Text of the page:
What Happens If I Do Not Pay My Traffic Ticket or Court Fines?

The penalty for unpaid court fines will increase over time. If you have an unpaid traffic ticket or court fines, you should take action before the situation escalates further. If you can’t afford to pay, courts have several options for helping you handle the situation. The outcome in these options typically depends on whether you’re choosing to disregard the fine or you truly can’t afford to pay.

Unpaid traffic ticket or court fines can lead to added fines and late fees

Like many other kinds of debt, the longer you neglect unpaid court fines, the larger they become. Once a fine reaches the point where it is considered delinquent or in default, courts might start charging interest and add late or failure to pay fees. If you contact the court and make them aware of the situation before delinquency or default, you may be able to arrange for a payment plan or an extension of your due date.

If you miss your court date related to the fine, you might get a failure to appear fine each time you miss court. If you continue to ignore court notices, your fine can quickly escalate from a few hundred to thousands of dollars.

Unpaid traffic ticket and court fines get referred to collections

Courts use debt collection agencies to attempt to recover unpaid fines. These collection agencies often add interest charges. If you disregard them long enough, they may choose to sue you, which will cost you even more. Also, debt in collections shows up on your credit report as a negative item. This can hurt your report and ability to borrow money for years.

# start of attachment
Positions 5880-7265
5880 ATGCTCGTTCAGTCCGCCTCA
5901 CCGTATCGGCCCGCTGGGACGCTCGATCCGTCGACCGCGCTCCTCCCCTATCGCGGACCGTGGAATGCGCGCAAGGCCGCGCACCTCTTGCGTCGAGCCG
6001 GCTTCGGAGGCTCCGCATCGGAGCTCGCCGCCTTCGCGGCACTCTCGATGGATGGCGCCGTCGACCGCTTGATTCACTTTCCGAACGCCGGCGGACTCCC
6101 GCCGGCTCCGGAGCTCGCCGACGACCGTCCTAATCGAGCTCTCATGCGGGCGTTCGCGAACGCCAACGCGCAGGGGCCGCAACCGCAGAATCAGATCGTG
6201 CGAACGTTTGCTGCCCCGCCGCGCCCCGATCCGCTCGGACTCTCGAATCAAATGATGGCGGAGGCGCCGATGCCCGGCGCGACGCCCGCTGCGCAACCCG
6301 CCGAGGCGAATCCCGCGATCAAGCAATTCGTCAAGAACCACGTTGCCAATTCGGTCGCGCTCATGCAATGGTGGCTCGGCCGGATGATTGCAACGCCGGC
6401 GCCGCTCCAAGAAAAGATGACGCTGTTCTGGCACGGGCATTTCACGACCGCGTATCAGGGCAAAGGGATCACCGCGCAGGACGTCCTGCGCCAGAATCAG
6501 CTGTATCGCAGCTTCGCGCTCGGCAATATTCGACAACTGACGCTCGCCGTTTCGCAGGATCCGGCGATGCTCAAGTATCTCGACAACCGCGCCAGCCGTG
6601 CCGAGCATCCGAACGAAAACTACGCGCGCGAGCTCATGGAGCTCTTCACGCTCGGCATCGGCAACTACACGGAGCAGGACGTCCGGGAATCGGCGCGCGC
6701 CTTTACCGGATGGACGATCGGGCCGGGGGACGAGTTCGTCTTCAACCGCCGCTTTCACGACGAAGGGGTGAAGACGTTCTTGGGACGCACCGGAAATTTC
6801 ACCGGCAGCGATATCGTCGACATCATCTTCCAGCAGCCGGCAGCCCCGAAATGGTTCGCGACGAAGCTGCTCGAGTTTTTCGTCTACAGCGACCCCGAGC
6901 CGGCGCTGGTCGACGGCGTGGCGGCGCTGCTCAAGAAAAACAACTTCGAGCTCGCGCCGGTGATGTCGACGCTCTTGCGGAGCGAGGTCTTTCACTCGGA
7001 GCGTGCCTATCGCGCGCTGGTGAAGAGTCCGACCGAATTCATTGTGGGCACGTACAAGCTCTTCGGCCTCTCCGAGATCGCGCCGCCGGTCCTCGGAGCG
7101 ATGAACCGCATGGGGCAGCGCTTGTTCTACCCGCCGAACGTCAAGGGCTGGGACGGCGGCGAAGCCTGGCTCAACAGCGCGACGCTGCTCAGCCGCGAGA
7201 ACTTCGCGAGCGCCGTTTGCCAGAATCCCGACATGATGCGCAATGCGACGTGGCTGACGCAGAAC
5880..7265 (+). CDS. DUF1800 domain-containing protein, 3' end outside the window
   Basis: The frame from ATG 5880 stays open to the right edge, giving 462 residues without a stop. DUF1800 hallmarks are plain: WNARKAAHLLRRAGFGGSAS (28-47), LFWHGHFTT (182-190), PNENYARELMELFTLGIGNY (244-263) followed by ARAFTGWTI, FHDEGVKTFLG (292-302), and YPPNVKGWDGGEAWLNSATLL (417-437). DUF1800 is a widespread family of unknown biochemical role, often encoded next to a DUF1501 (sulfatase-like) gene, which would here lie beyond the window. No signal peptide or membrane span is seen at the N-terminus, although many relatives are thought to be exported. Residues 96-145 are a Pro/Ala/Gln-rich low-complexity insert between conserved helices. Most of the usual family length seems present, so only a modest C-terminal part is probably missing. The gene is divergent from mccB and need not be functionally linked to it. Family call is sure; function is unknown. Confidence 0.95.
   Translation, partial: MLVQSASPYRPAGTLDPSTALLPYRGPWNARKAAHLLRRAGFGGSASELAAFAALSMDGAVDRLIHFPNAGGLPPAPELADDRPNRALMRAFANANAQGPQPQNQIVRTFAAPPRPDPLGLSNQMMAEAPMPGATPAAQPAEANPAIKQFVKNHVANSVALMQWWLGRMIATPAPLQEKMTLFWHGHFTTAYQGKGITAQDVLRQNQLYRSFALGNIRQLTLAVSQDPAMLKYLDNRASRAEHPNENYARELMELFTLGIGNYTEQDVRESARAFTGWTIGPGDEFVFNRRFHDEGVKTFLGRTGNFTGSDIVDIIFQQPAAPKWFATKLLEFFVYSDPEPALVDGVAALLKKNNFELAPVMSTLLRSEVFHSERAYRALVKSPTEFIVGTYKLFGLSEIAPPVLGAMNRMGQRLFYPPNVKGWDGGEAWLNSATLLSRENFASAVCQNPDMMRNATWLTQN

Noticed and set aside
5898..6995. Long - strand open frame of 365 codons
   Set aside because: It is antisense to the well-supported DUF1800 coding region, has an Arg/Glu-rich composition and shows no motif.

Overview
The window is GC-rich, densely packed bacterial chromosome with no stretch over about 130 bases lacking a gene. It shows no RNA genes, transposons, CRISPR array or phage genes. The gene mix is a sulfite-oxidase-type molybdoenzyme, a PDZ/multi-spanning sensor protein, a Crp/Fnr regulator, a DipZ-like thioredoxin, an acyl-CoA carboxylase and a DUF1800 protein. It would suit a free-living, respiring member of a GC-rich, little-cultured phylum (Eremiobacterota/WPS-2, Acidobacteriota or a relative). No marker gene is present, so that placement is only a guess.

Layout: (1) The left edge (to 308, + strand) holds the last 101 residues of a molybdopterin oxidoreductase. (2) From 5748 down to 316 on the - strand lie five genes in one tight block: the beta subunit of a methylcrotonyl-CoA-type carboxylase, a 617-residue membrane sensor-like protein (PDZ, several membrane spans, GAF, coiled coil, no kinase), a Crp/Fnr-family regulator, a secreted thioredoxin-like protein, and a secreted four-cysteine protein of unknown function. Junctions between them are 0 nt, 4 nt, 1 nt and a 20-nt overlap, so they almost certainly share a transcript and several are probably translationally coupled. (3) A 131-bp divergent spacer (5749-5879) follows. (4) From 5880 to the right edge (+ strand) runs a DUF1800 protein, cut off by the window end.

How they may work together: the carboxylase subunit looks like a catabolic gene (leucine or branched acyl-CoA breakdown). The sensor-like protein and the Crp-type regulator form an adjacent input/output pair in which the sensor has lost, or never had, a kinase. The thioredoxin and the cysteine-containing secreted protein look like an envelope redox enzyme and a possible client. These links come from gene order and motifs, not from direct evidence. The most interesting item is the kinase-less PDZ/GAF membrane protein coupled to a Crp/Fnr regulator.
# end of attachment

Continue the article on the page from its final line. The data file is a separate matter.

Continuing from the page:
Courts may offer community service to pay off fines

Numerous courts have options available for people who can’t afford to pay their fines. One of these could be working off the fine through community service. You could be more likely to receive this option if you make an effort to contact the court on your own.

Remember, you can go to jail for unpaid traffic ticket and court fines

Putting people who owe these fines in jail isn’t generally a court’s first choice. In most cases, it would cost more to arrest you and keep you jailed than you owe in fines. But it can happen, and ignoring your fines is likely not worth the risk of losing your freedom. Certain situations may make jail time more likely:

  • If you’ve repeatedly missed court dates or avoided paying, then a judge can issue a warrant for your arrest.
  • If paying the fine was a condition of your parole or probation, not paying violates the terms of your conditional release, and a judge may send you back to jail.
  • If you made an arrangement to do community service instead of paying the fines, but you keep missing your scheduled community service hours.

It truly is in your best interest to pay your fine on time or dispute it in court. For more information, consult with a qualified attorney to discuss your personal situation and how you should proceed.